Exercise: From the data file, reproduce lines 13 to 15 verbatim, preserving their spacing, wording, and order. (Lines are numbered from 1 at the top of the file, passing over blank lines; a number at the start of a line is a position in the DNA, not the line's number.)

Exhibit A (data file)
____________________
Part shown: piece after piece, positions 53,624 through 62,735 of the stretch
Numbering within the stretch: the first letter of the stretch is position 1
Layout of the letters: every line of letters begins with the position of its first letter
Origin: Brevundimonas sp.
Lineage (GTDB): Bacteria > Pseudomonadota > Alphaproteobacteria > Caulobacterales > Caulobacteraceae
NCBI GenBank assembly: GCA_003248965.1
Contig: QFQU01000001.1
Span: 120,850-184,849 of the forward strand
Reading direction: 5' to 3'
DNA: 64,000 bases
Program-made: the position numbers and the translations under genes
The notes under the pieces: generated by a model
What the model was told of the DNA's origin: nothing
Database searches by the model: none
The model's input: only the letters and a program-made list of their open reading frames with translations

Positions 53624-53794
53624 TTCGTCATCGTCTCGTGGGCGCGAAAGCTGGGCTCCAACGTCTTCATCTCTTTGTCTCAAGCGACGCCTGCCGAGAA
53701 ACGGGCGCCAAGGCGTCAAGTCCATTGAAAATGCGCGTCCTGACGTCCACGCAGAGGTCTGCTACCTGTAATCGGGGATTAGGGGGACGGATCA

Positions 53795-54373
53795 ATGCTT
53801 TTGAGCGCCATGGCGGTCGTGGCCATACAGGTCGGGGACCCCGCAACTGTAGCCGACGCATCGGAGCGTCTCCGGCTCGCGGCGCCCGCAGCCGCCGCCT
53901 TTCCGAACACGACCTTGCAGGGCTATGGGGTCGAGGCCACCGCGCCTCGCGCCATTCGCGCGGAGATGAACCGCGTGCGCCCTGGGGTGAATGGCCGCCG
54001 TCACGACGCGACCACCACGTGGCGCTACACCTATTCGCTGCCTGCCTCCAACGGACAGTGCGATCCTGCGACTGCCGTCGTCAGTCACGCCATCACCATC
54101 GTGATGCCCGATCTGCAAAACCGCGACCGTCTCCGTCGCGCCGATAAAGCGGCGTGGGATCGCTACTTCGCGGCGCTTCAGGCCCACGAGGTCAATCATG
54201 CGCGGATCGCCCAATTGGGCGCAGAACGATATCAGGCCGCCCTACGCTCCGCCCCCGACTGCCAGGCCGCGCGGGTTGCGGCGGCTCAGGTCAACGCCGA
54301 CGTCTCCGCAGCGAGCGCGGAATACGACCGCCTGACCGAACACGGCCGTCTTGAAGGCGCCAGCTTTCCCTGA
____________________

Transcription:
What the model was told of the DNA's origin: nothing
Database searches by the model: none
The model's input: only the letters and a program-made list of their open reading frames with translations